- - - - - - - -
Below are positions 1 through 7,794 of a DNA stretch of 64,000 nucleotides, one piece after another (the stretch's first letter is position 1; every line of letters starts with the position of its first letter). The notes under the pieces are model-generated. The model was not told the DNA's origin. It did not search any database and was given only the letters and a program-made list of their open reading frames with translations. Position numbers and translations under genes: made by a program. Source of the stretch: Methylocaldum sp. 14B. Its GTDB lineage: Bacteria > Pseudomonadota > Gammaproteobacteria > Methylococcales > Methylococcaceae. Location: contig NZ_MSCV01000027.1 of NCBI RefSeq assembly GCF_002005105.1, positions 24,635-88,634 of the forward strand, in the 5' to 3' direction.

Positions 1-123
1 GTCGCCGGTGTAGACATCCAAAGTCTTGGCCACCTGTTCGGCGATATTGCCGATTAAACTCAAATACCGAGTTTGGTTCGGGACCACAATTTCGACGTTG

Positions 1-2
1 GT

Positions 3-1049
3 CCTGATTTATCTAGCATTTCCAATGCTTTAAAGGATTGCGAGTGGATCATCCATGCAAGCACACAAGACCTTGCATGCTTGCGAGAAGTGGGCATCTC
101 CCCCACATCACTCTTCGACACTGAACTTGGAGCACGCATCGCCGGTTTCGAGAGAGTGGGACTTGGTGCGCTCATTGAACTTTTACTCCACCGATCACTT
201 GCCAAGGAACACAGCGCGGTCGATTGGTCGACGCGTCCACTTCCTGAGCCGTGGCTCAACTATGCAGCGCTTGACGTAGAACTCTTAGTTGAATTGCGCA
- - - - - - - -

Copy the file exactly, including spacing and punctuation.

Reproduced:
Below are positions 1 through 7,794 of a DNA stretch of 64,000 nucleotides, one piece after another (the stretch's first letter is position 1; every line of letters starts with the position of its first letter). The notes under the pieces are model-generated. The model was not told the DNA's origin. It did not search any database and was given only the letters and a program-made list of their open reading frames with translations. Position numbers and translations under genes: made by a program. Source of the stretch: Methylocaldum sp. 14B. Its GTDB lineage: Bacteria > Pseudomonadota > Gammaproteobacteria > Methylococcales > Methylococcaceae. Location: contig NZ_MSCV01000027.1 of NCBI RefSeq assembly GCF_002005105.1, positions 24,635-88,634 of the forward strand, in the 5' to 3' direction.

Positions 1-123
1 GTCGCCGGTGTAGACATCCAAAGTCTTGGCCACCTGTTCGGCGATATTGCCGATTAAACTCAAATACCGAGTTTGGTTCGGGACCACAATTTCGACGTTG

Positions 1-2
1 GT

Positions 3-1049
3 CCTGATTTATCTAGCATTTCCAATGCTTTAAAGGATTGCGAGTGGATCATCCATGCAAGCACACAAGACCTTGCATGCTTGCGAGAAGTGGGCATCTC
101 CCCCACATCACTCTTCGACACTGAACTTGGAGCACGCATCGCCGGTTTCGAGAGAGTGGGACTTGGTGCGCTCATTGAACTTTTACTCCACCGATCACTT
201 GCCAAGGAACACAGCGCGGTCGATTGGTCGACGCGTCCACTTCCTGAGCCGTGGCTCAACTATGCAGCGCTTGACGTAGAACTCTTAGTTGAATTGCGCA